The attorney representing the defendant charged with murdering Newman Police Department Cpl. Ronil Singh during an early-morning traffic stop on Dec. 26 contended in court last Thursday that a mental competency evaluation to which his client submitted violated his rights.
Paulo Virgen Mendoza, who is accused of killing Singh, was interviewed for the mental health evaluation on Jan. 24, one day after his attorney Stephen Foley told Stanislaus County Superior Court Judge Ricardo Cordova that he had advised his client against doing so.
Foley had told the court Jan. 23 that his questions surrounding Mendoza’s mental competency to stand trial had been based on a brief conversation with the defendant before his initial court appearance, and that his concerns about Mendoza’s competency had since been satisfied.
He asked that the evaluation process be terminated and criminal proceedings reinstated, but Cordova ordered the report completed.
Foley argued in court last week that the interview was a violation of due process and Mendoza’s Fifth Amendment rights. He asked that the judge seal the report and continue the hearing, during which Cordova was to review the report to determine whether Mendoza was mentally competent to stand trial in the case.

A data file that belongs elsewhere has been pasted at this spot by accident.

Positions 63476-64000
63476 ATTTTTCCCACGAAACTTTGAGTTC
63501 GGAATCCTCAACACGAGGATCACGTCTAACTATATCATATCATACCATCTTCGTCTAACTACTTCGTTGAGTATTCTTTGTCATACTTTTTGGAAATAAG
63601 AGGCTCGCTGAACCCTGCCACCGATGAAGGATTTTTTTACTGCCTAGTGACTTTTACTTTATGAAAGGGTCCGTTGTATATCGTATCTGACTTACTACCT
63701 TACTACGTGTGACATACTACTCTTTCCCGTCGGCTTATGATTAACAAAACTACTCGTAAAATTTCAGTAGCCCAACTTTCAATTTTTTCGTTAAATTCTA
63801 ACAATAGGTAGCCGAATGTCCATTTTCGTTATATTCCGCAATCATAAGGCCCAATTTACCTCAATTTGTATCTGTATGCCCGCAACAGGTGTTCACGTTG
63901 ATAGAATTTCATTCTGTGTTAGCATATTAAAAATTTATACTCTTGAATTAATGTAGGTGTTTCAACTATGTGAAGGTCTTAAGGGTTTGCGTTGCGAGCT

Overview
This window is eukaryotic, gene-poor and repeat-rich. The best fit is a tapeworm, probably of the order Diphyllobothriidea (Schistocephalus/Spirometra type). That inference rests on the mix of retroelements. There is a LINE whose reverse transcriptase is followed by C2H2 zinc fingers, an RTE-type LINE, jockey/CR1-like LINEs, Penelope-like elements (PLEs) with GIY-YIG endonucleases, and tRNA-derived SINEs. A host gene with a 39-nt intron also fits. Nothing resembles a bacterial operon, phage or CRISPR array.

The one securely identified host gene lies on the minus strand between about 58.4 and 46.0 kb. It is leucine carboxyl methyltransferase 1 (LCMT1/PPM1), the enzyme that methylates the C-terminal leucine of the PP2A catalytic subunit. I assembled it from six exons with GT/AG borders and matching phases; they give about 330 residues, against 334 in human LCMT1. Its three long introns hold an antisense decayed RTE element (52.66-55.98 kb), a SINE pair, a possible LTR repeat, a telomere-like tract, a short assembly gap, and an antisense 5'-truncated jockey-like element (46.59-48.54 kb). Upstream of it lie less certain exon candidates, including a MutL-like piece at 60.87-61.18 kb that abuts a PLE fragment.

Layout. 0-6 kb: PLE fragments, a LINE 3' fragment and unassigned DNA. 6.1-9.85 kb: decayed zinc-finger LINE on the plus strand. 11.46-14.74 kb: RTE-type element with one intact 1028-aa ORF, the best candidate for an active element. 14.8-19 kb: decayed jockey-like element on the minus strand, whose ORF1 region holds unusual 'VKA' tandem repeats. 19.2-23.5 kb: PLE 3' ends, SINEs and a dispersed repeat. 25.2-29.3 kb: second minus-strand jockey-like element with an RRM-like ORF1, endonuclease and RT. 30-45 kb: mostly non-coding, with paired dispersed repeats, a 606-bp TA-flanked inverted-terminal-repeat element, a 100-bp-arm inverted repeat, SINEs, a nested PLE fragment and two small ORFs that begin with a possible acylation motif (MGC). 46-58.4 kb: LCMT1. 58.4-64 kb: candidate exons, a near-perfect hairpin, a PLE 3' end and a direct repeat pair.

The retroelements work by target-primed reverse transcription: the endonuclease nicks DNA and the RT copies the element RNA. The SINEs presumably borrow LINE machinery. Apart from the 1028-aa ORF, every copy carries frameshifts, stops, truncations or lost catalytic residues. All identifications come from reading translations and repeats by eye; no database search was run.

He expressed concern that the report contains information which the prosecutor may use in its case against Mendoza, but Cordova said the report includes only limited references to the defendant’s version of what transpired the night Singh was killed.
At the time Thursday’s proceeding started, the judge and defense attorney had seen the report but Deputy District Attorney Jeff Mangar, who is prosecuting the case, had not.
Mangar said that, as a result of conversations between he and Foley regarding the defense attorney’s concerns, the DA’s office agreed to keep the report under seal until the question of its release could be addressed in court.
Mangar said he would like to see the report.
Foley said he would turn over the report if necessary, but contended that it should first be determined if the court should have granted his Jan. 23 request to halt the mental competency evaluation and proceed with the case.
Had the judge agreed to do so, Foley said, his client would not have been interviewed the following day.
The decision to proceed with the competency report changed the approach he has had to take with the case, Foley told the court.
Mangar, however, had argued that once concerns of mental competency are raised, the evaluation process must be completed.
Like a bullet fired from a gun, Mangar said Thursday, a question of mentally competency “cannot be called back.”
Judge Cordova ordered that a copy of the report be handed over to Mangar, but then ordered the report to be sealed and scheduled an April 8 date for the parties to return to court for a subsequent hearing on the matter.
Mendoza was originally arrested and booked under an alias, Gustavo Perez Arriaga.